“There have been rumblings from people who have been unhappy,” Decaria said. “But my guess would be [the ECA] is enough to prevent a suit, because the districts know there are people in the Legislature who have been trying to get there.”
Decaria said House Speaker Steve Harshman (R-Casper), a teacher and football coach at Natrona County High School, has been one of the main lawmakers working on behalf of Wyoming schools and students.
“He’s shown the vision and leadership on education that we need to solve the funding problems we have,” Decaria said. “Historically the House has been the stumbling block, but this year they brought revenue proposals that actually passed. But the Senate didn’t take them up.”
Failure to address the structural problem
A number of efforts to raise new revenues failed during the 2019 session. Notably, a proposed corporate income tax on “big box” stores like Walmart and Applebee’s would have generated revenue specifically for Wyoming schools. The Department of Revenue conservatively estimated the new tax would raise $45 million annually for education.
“Even on the Senate side I’ve heard them say, ‘We can’t cut our way out of this problem.’”
The House passed the measure by a wide margin. But the Senate Corporations Committee, after hearing four hours of public testimony mostly against the proposal, declined to take a vote on it.
Committee Chairman Bill Landen (R-Casper) noted that the bill did not have enough support to pass the full Senate.
Decaria testified in favor of the “big box” tax to the Senate committee. He said the Legislature had taken two of the three steps necessary to fix Wyoming’s education funding crisis: it had cut spending and “modernized” its revenue streams. Lawmakers had failed, however, to take the third step—figuring out new, stable revenues.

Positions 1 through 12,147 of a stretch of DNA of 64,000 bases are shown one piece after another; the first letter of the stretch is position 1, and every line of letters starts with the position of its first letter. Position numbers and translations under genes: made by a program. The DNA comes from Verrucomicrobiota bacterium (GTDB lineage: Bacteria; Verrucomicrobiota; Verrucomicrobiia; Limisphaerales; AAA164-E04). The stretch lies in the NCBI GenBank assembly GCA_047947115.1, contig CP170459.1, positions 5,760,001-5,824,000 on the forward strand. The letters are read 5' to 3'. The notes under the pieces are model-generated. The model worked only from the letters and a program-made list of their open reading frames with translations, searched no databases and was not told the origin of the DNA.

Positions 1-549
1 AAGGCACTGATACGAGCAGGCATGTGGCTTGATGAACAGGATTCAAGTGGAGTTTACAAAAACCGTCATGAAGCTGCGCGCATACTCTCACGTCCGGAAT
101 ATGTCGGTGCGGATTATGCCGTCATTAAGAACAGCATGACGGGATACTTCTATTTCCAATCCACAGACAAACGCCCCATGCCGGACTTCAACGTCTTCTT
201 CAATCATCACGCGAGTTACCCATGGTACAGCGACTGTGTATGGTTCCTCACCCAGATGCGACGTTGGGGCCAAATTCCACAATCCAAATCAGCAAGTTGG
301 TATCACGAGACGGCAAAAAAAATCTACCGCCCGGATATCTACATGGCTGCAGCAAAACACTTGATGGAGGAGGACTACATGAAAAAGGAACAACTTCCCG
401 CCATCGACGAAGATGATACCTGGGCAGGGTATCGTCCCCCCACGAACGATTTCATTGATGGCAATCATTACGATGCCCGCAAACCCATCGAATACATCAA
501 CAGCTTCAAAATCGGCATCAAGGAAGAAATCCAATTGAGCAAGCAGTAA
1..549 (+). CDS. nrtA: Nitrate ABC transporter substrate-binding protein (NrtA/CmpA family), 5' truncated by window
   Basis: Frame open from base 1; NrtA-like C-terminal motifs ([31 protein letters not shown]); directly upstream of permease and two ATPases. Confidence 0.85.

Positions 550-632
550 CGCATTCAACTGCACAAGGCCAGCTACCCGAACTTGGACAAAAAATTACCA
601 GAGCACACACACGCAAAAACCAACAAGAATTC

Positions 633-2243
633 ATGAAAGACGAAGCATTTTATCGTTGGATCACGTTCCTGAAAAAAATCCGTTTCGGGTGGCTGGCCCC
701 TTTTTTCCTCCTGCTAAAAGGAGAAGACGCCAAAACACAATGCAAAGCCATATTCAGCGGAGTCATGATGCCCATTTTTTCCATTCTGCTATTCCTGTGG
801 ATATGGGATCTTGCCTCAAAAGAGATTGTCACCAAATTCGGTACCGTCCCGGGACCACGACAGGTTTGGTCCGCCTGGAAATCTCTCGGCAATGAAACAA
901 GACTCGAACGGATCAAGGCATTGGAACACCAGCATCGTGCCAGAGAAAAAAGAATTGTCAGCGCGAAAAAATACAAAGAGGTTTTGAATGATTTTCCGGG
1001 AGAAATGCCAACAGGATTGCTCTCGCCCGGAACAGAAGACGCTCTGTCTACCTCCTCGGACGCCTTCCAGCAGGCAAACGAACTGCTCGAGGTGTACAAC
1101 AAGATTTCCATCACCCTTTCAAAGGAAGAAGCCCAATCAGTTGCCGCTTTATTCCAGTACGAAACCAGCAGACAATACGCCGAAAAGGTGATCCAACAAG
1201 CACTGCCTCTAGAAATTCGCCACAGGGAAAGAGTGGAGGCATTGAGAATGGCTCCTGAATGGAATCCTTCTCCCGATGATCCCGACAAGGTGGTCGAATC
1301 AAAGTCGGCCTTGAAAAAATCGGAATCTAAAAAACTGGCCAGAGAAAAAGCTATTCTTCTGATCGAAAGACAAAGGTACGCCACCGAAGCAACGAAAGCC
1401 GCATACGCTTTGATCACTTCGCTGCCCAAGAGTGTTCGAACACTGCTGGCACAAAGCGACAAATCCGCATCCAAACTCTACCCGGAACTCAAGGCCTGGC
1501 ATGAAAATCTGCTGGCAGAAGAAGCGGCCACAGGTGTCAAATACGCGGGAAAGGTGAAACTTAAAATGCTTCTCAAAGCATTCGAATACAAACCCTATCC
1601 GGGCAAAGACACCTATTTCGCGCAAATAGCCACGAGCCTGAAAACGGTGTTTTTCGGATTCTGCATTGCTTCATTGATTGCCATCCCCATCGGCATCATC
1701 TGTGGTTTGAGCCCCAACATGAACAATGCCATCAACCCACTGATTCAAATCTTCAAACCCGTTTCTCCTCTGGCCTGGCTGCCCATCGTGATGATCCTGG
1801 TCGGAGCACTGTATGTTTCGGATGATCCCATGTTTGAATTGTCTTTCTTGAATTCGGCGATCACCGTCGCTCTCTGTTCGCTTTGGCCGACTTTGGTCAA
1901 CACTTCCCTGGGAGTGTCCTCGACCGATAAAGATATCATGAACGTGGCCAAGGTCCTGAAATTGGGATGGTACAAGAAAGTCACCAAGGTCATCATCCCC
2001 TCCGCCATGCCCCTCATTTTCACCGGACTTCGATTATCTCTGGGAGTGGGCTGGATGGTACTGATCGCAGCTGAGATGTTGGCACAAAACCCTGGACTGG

“At some point if you’re going to talk about structural problems, you need to discuss what you’re going to do to fix them,” Decaria told Better Wyoming. “Even on the Senate side I’ve heard them say, ‘We can’t cut our way out of this problem.’”
Something worth fighting for
The proposed “big box” tax to fund Wyoming schools enjoyed the support of many high-ranking state Legislators, even those who have pushed hard in previous years for education funding cuts.
“We have a system we should be proud of in Wyoming and the funding to go with it.”
Lawmakers like Sen. Eli Bebout (R-Riverton), chair of the Senate Appropriations Committee, are now using the failure of the “big box” tax and other revenue proposals to justify further education cuts.
“We tried the tax side, especially with the lodging tax, and it failed. So my inclination now is we’re going to look at more reductions in spending,” Bebout told reporters.
Decaria said that, as frustrating as it might be to watch the Legislature fail in recent years to find stable funding for education, it’s important to remember what the big-picture effort is all about.
“The Legislature has done a miraculous job of funding education. We can never forget that point,” Decaria said. “We tend to focus on one segment at a particular time, but that does a real disservice to the amazing job that’s been done. We have a system we should be proud of in Wyoming and the funding to go with it.”
Now it’s up to school districts, boards of trustees, administrators, teachers, staff, the public—and if necessary, the courts—to keep holding legislators accountable to maintain the educational system that Wyoming has created.